ELIZABETH HAZZARD Bloomsburg University (Dr. Susan Dauria)

Dyson-Hudson & Smith. Human Territoriality: An Ecological Reassessment. American Anthropologist March, 1978 Vol. 80: 21-41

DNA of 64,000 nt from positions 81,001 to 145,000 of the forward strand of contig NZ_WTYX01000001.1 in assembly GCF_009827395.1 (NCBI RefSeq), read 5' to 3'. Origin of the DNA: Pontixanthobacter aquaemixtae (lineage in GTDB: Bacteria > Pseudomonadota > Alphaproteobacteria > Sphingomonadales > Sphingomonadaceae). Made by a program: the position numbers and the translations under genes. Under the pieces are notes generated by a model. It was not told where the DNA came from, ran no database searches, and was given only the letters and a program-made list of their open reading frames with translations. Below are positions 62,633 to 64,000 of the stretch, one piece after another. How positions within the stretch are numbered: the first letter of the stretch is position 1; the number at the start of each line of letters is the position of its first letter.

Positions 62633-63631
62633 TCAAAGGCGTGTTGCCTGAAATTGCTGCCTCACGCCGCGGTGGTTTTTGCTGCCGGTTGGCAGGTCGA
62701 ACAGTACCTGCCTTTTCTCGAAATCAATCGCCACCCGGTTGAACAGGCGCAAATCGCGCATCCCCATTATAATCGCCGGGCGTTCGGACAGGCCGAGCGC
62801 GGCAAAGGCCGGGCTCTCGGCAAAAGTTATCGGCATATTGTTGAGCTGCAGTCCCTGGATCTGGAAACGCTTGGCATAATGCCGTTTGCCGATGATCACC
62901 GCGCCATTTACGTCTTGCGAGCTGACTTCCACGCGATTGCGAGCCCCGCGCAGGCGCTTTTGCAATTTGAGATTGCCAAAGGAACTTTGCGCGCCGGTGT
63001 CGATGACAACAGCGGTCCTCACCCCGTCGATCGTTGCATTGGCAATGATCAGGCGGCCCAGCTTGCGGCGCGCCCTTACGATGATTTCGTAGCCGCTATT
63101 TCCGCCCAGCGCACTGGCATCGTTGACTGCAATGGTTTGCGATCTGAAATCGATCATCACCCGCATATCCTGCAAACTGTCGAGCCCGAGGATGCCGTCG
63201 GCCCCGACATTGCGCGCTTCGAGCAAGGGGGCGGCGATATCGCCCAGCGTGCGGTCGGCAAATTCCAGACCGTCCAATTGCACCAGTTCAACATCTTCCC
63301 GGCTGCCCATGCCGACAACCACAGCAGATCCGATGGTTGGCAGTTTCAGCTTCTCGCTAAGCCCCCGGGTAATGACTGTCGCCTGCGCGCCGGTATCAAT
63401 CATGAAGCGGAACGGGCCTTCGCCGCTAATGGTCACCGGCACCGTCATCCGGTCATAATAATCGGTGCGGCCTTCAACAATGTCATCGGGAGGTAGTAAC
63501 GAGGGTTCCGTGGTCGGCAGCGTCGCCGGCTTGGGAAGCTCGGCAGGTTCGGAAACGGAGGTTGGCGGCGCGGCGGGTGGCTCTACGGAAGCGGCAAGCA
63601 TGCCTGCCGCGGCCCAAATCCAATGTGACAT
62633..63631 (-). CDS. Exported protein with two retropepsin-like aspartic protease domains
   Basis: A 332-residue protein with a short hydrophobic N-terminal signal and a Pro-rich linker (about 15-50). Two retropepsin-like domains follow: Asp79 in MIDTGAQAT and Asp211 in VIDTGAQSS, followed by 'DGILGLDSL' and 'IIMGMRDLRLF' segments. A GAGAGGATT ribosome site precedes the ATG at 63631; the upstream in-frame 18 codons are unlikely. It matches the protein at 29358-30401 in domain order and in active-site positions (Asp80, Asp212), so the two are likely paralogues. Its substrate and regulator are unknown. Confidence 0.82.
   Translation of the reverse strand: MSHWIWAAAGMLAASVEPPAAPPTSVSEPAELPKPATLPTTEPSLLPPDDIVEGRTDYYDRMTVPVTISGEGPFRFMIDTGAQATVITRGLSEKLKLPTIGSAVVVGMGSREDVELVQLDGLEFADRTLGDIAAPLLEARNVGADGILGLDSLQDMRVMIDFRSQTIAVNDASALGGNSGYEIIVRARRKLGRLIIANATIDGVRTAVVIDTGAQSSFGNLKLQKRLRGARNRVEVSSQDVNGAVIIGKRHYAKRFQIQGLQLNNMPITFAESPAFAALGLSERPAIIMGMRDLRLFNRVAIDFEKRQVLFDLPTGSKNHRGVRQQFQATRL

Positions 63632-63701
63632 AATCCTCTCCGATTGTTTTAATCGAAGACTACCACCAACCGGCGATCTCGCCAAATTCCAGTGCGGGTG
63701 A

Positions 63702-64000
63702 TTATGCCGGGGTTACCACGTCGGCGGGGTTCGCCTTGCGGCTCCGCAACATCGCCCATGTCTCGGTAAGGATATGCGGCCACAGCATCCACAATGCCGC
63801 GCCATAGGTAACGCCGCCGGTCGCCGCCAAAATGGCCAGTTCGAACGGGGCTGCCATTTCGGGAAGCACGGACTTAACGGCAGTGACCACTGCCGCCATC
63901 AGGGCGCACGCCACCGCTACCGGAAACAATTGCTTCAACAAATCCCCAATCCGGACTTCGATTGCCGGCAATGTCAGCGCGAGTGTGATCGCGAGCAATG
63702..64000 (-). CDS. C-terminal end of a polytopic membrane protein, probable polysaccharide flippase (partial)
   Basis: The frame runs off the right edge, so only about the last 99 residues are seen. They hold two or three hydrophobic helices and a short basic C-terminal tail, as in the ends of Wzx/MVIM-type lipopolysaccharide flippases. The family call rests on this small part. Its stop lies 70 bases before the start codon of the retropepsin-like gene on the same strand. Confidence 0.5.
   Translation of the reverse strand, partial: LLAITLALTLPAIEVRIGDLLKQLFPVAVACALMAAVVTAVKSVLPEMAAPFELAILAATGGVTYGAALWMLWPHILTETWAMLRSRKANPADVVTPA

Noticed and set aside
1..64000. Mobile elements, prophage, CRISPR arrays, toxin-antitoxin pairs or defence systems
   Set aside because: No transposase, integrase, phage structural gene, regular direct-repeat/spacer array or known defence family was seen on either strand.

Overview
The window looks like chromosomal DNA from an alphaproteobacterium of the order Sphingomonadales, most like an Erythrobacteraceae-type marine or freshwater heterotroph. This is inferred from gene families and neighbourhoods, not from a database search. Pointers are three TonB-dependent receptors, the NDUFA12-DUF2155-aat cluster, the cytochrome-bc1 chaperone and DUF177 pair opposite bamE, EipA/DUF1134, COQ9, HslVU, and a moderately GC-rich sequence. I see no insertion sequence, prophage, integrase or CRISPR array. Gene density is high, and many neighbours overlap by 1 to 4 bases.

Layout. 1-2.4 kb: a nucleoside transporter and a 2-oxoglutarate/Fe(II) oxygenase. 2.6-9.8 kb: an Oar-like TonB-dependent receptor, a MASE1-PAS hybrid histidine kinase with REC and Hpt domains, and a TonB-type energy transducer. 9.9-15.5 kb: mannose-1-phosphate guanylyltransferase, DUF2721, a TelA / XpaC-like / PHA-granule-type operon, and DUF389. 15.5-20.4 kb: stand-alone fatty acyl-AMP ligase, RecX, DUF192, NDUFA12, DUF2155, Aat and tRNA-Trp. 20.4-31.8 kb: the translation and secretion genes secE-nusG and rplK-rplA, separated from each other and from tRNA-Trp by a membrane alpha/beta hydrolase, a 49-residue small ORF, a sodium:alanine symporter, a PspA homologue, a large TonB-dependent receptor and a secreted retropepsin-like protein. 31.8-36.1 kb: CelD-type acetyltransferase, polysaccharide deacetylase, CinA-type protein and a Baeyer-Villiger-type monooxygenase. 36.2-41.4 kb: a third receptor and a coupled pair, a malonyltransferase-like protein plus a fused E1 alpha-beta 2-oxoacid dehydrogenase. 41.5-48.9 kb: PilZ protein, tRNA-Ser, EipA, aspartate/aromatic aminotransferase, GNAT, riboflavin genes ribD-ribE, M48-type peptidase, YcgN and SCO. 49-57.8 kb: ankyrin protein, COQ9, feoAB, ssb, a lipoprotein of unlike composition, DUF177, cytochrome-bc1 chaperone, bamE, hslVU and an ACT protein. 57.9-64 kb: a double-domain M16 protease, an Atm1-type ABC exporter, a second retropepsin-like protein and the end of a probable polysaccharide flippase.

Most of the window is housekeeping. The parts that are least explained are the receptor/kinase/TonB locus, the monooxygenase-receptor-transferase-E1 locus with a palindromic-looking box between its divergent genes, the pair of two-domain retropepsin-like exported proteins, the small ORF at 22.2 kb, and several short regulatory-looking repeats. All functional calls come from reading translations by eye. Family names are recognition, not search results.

The focus of Dyson-Hudson & Smith in this article is human territoriality as it relates to the defense of an area, resource abundance, and resource control. Dyson-Hudson and Smith utilize the sociobiological theory as a foundation for their discussion of human populations. They present and analyze anthropological data from the Basin-Plateau Indians, Northern Ojibwa Indians, and the Karimjong of East Africa. The authors cite the definition of territory used by E.O. Wilson (1975): “A territory is an area occupied more or less exclusively by an animal or group of animals by means of repulsion through overt defense or advertisement”. This definition is offered because it relates to the ecological theory and emphasizes the behavioral aspects of territoriality. Dyson-Hudson and Smith offer a schematic representation of resource distribution and economic defendability of different foraging strategies. It would appear that territoriality tends to occur when resources are high in density and predictability. The authors focus on the popular 1938 work of Steward who studied the indigenous population of the Great Basin. The authors discuss three of the four populations, they are: Western Shoshoni, Southern Paiute, and Northern Shoshoni. According to the authors the Owens Valley Paiute where the only group of the three to demonstrate territoriality due to increased resource predictability and permanent geographic stability. The authors base their discussion about the Northern Ojibwa on the works of Bishop 1970 & 1974. Dyson-Hudson & Smith conclude that between the 1700’s and the 1900’s this group became more territorial because of a decline in resource abundance (large game) and an incline in predictable resources (small game). In the author’s discussion of the Karimojong, they conclude that while intragroup and extragroup defense of resources exist their model cannot adequately account for territorial defense differences in one’s own group versus outsiders. The authors conclude that while their analysis of human territoriality can be fruitfully analyzed as a general model of spatial organization it lacks quantitative and operational measures for certain variables.